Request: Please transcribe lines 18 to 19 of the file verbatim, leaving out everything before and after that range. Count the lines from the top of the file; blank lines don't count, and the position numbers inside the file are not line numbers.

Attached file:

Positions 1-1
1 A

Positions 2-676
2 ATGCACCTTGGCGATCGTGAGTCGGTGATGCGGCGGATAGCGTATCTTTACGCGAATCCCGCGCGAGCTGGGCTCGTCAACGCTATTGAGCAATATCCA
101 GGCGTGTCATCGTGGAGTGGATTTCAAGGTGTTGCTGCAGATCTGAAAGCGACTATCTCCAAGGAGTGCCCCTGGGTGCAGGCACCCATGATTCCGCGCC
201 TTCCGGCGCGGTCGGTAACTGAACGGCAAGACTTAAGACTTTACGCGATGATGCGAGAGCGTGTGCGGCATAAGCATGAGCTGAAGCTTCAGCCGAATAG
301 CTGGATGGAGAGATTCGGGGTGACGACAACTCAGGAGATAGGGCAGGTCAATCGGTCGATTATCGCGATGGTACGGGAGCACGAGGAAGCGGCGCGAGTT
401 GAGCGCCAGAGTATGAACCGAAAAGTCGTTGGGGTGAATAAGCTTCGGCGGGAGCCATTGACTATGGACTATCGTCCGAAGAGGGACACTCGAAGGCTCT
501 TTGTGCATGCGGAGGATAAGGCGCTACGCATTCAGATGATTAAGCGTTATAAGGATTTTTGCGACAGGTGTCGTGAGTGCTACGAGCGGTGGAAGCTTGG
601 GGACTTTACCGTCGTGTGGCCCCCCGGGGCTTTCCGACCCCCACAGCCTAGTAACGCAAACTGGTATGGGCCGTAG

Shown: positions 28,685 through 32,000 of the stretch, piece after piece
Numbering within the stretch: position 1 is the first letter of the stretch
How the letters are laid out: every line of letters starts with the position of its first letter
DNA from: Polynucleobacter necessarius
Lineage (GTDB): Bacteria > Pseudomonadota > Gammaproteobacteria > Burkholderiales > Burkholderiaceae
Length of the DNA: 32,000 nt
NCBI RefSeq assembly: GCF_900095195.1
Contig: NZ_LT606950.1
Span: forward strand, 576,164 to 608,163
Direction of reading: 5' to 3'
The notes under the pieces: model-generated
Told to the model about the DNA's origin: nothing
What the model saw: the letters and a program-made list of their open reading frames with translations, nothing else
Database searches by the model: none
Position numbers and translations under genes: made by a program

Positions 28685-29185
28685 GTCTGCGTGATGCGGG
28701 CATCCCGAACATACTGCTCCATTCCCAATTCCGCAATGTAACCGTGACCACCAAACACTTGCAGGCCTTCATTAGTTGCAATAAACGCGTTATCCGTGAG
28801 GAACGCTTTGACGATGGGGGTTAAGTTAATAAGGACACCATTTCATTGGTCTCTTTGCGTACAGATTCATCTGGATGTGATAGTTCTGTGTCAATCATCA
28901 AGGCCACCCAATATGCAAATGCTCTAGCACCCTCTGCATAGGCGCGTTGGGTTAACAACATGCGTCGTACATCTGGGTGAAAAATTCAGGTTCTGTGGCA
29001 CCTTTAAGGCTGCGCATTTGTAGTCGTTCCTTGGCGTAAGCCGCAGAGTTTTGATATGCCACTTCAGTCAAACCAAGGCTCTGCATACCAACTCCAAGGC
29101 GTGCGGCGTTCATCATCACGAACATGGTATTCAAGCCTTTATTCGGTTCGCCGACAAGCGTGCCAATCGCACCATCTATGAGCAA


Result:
Contig: NZ_LT606950.1
Span: forward strand, 576,164 to 608,163